Although there are occasions where it might be practical to shingle over an existing layer of roofing it only can be done under certain circumstances. Most local building codes allow for a maximum of 2 layers of roofing on a residential structure. So assuming that you only have one layer of roofing this layer must be in fairly good condition and laying flat or when the new roof lays down onto the old the bumps will telegraph through the making it look like the old. This also can cause leaking because the bumps interrupt the flow of water down the roof. Another reason it is a good idea to tear off is because if you have ever had or are having leaking problems you need to fix any rotten or damaged material. If you do not tear off you are just guessing. Also most shingle manufacturers warranties are void if it is a second layer. These are just some of the reasons we suggest that all roofs be torn off.

Shingles can be put on in colder temperatures.
This is probably one of the most common misconceptions we deal with. A good quality shingle can be put on in almost any temperature. Poorly made lightweight shingles become overly brittle and can crack in the cold just as these same shingles will become too soft in the summer and rip.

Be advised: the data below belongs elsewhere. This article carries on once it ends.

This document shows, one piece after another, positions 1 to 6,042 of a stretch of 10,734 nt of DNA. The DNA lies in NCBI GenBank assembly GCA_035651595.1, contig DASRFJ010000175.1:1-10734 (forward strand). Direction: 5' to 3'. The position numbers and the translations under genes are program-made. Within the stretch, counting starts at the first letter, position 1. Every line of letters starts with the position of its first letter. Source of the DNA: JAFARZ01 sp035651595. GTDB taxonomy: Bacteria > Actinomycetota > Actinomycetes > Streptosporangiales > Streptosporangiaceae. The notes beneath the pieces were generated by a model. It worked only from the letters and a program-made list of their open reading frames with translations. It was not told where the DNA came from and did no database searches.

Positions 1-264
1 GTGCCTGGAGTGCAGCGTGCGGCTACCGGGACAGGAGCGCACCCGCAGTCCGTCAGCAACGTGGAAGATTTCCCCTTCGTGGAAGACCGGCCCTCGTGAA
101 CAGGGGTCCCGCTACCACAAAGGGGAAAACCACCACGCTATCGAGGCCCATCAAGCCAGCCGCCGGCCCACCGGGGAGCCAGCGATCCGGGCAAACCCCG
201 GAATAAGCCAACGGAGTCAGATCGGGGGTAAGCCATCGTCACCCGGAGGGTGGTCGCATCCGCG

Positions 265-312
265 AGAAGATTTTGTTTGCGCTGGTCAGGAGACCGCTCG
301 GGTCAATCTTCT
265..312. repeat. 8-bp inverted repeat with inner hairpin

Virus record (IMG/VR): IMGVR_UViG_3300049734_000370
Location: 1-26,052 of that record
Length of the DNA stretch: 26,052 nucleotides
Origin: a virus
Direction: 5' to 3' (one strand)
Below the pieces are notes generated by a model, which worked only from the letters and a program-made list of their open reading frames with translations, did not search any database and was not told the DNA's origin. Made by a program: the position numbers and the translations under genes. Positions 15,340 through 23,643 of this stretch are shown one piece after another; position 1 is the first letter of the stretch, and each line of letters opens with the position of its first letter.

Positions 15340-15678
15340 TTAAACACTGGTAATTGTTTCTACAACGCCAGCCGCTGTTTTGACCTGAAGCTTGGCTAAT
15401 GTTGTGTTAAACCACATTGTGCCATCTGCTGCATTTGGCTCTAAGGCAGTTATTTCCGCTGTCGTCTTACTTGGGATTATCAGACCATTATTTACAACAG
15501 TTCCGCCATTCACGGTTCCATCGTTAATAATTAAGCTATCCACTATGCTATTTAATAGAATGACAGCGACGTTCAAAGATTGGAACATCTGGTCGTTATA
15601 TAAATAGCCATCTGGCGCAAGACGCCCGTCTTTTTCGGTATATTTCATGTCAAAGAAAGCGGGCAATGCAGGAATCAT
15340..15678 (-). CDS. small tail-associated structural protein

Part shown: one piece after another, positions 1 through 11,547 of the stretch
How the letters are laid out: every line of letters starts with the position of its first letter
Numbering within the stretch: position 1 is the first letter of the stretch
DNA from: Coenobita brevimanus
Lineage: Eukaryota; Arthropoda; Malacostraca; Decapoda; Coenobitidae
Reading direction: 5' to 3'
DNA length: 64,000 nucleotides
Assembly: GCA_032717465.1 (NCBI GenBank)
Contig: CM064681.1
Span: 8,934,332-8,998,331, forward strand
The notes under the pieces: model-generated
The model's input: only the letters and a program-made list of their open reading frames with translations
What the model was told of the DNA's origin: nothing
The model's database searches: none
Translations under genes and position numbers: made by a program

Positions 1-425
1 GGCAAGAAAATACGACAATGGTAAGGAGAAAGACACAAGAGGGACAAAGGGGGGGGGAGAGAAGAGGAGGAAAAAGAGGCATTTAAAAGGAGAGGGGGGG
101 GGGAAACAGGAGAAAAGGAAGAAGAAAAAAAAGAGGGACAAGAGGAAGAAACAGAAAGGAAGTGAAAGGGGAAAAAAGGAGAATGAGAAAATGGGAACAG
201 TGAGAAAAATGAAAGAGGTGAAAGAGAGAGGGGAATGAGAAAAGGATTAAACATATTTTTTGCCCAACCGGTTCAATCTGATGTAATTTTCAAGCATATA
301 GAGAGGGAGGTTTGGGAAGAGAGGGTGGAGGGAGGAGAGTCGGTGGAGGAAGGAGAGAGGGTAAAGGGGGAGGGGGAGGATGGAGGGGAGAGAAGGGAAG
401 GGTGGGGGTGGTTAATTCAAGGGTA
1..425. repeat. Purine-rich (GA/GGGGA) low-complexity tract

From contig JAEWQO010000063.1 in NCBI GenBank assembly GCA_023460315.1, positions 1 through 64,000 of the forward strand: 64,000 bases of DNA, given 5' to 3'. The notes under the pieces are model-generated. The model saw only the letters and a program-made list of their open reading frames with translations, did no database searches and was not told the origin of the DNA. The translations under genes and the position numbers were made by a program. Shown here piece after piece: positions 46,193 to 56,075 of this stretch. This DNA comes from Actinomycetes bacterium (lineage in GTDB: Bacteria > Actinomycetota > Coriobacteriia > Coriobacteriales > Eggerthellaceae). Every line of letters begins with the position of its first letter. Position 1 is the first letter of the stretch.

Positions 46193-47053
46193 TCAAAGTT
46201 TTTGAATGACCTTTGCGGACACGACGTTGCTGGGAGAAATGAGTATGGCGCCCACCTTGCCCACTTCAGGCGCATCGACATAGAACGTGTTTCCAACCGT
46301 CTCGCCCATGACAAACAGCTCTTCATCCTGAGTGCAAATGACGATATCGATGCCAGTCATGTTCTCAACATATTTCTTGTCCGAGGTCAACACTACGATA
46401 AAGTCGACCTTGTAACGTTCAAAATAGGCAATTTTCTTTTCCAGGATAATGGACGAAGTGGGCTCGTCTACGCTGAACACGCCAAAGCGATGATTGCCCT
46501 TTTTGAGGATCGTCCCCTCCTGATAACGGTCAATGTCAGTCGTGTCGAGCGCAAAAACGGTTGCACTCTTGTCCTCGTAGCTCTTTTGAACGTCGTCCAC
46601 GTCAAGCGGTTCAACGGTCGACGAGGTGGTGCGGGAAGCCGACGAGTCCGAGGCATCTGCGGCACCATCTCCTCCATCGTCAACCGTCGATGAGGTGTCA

The key is buying a good quality shingle no matter what the temperature. There is probably more damage done to shingles in the summer time due to scuffing and ripping of shingles due to heat than there is problems with cracking in the winter. As long as you have someone who cares about the quality of the job and takes pride in their workmanship they can be put on in colder temperatures just as easy or easier than in hotter temperatures. Some people worry about the tar seal not sealing in the winter. A good quality shingle will seal down on a sunny day in colder temperatures. Those that do not will seal when it warms up. There is no time limit on how long after the shingles are installed as to when the shingles must seal down. It has been my experience that a sunny 30 degree day will seal the shingles. Most shingles that blow off have little to do with sealing down and more to do with poorly made lightweight shingles and poor workmanship.

Know what you’re getting for your money.